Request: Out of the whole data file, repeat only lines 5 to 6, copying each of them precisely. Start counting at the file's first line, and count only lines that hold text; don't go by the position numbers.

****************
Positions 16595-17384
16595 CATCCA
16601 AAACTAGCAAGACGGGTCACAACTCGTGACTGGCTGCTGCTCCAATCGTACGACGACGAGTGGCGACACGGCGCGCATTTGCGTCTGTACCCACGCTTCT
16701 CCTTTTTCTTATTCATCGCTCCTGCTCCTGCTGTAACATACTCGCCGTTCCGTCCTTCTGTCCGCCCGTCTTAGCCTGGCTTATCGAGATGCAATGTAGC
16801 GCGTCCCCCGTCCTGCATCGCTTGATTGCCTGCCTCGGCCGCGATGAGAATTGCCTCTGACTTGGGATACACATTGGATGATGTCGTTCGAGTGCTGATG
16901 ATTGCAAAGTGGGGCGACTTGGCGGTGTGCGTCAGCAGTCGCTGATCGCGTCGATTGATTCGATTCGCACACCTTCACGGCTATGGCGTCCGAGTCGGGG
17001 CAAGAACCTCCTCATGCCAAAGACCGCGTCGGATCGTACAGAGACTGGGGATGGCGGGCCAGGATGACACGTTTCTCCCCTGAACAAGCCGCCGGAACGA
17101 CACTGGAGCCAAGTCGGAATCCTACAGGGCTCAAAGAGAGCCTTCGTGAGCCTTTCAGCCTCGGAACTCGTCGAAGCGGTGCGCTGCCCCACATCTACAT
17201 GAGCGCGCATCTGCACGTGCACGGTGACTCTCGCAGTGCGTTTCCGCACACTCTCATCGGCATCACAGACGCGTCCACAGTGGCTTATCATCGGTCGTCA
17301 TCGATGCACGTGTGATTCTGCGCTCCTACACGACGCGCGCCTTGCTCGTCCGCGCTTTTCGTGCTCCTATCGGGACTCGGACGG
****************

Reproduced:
16801 GCGTCCCCCGTCCTGCATCGCTTGATTGCCTGCCTCGGCCGCGATGAGAATTGCCTCTGACTTGGGATACACATTGGATGATGTCGTTCGAGTGCTGATG
16901 ATTGCAAAGTGGGGCGACTTGGCGGTGTGCGTCAGCAGTCGCTGATCGCGTCGATTGATTCGATTCGCACACCTTCACGGCTATGGCGTCCGAGTCGGGG